for the class. In order to do this, the bookstore will need to undertake a process
redesign.
The goal of the process redesign is simple: to capture a higher percentage of
students as customers of the bookstore. After diagramming the existing process and
meeting with student focus groups, the bookstore comes up with a new process. In
the new process, the bookstore utilizes information technology to reduce the
amount of work the students need to do in order to get their books. In this new
process, the bookstore sends the students an email with a list of all the books
required for their upcoming classes. By clicking a link in this email, the students can
log into the bookstore, confirm their books, and purchase the books. The bookstore
will then deliver the books to the students.
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Business Process Reengineering
College bookstore process redesign
ISO Certification
International Standards Organization
(ISO) Certification
ISO defines quality standards
organizations must meet to show
effective business process management
Many organizations now claim that they are using best practices when it comes to
business processes. In order to set themselves apart and prove to their customers (and
potential customers) that they are indeed doing this, these organizations are seeking out
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an ISO 9000 certification. ISO is an acronym for International Standards Organization.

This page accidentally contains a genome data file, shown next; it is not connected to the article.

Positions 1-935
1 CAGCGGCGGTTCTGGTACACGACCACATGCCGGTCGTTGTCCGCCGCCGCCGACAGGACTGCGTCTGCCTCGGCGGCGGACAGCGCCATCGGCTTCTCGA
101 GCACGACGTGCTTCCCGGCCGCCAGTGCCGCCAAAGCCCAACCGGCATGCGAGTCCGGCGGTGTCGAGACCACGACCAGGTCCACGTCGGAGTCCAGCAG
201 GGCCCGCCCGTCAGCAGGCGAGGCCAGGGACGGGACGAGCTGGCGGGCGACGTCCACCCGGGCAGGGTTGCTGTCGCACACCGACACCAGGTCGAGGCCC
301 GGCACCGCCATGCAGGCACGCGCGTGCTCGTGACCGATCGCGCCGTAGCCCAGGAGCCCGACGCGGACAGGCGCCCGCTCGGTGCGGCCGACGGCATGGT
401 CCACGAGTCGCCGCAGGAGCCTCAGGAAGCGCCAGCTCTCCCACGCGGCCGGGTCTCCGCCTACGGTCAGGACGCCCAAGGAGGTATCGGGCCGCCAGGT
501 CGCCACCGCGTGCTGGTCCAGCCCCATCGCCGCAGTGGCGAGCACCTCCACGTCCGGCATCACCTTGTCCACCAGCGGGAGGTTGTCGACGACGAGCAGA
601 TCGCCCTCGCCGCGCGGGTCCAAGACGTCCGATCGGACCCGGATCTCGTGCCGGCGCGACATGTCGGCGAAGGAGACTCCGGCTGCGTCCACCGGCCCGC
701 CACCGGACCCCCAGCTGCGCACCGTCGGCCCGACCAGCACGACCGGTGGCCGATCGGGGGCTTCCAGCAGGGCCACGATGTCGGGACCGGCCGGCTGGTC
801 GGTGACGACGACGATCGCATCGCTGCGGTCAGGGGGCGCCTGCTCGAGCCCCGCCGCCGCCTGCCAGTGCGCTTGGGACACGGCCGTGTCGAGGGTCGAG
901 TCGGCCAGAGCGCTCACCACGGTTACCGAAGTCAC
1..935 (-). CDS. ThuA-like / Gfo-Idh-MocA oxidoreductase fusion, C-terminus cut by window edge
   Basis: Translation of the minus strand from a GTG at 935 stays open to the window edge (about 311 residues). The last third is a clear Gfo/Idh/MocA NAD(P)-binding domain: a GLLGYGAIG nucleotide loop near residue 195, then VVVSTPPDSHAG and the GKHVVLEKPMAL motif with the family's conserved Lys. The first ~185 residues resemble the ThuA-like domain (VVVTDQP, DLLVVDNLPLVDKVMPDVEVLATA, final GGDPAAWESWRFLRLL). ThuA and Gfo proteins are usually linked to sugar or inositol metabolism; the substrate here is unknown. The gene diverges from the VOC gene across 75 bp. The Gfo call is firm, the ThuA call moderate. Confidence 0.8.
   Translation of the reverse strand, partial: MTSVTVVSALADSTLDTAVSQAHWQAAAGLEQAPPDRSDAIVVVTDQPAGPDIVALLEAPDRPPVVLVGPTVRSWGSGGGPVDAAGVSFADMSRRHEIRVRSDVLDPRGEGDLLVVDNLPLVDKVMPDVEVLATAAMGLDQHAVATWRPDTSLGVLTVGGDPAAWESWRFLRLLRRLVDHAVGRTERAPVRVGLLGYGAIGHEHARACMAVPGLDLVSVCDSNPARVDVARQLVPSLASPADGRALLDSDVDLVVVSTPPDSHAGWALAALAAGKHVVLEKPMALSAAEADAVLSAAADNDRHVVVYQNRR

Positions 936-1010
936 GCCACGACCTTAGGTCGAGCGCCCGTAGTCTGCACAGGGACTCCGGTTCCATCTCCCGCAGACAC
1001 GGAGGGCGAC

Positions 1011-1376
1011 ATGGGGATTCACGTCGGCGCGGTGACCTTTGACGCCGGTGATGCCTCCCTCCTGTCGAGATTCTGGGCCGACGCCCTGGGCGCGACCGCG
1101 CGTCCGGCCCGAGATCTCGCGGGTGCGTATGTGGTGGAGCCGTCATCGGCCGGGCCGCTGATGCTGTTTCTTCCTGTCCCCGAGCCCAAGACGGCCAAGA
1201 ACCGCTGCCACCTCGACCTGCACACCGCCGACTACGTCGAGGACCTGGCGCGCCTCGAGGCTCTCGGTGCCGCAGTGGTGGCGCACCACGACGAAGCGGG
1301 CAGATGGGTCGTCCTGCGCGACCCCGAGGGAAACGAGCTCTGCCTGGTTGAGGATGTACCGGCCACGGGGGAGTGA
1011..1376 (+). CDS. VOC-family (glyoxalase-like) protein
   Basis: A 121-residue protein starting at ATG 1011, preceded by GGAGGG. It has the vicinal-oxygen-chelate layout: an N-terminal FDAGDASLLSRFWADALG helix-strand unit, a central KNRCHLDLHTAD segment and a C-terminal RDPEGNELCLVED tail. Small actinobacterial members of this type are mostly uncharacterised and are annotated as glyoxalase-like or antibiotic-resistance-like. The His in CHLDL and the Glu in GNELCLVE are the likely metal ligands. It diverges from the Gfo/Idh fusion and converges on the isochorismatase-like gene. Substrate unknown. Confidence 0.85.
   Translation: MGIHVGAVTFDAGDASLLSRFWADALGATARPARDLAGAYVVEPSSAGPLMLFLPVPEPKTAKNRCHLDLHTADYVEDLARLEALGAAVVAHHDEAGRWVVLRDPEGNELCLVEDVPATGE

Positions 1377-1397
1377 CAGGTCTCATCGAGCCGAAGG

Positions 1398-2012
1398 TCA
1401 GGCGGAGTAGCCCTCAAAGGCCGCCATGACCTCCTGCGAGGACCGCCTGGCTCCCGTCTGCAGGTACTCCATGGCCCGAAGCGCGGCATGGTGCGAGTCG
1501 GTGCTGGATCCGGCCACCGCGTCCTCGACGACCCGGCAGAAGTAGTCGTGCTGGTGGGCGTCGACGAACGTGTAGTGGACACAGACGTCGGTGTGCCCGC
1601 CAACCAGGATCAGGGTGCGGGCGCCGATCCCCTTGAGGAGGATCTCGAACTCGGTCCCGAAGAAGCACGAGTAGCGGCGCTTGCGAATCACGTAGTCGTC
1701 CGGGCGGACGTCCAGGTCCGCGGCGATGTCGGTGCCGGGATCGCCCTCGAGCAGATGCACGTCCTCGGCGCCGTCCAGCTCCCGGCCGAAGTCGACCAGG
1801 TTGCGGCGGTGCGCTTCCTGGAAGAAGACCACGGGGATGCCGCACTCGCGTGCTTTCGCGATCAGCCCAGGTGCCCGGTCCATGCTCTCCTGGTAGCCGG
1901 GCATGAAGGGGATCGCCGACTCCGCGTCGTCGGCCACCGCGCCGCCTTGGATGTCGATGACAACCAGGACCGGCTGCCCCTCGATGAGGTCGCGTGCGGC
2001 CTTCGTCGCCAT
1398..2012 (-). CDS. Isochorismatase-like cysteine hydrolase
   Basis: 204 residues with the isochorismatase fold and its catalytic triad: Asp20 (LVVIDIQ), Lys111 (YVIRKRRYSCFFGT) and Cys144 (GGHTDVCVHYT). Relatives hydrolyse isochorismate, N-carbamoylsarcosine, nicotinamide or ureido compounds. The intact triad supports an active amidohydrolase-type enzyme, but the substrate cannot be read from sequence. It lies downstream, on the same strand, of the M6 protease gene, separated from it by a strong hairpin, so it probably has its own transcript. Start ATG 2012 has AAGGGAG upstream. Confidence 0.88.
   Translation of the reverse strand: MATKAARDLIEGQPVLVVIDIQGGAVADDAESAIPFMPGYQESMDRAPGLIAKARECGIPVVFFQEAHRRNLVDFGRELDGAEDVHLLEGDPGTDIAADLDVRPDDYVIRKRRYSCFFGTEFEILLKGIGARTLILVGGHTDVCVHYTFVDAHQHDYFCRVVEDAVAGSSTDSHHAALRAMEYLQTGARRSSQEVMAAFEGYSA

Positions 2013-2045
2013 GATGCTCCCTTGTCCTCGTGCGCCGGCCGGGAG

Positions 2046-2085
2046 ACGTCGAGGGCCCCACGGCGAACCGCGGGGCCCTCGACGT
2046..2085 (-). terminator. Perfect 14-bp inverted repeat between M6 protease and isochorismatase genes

This body defines quality standards that organizations can implement to show that they
are, indeed, managing business processes in an effective way. The ISO 9000 certification
is focused on quality management.
In order to receive ISO certification, an organization must be audited and found to meet
specific criteria. In its most simple form, the auditors perform the following review:
Tell me what you do (describe the business process).
Show me where it says that (reference the process documentation).
Prove that this is what happened (exhibit evidence in documented records).
Over the years, this certification has evolved, and many branches of the certification now
exist. ISO certification is one way to separate an organization from others.
Summary
The advent of information technologies has had a huge impact on how organizations
design, implement, and support business processes. From document management systems
to ERP systems, information systems are tied into organizational processes. Using
business process management, organizations can empower employees and leverage their
processes for competitive advantage. Using business process reengineering, organizations
can vastly improve their effectiveness and the quality of their products and services.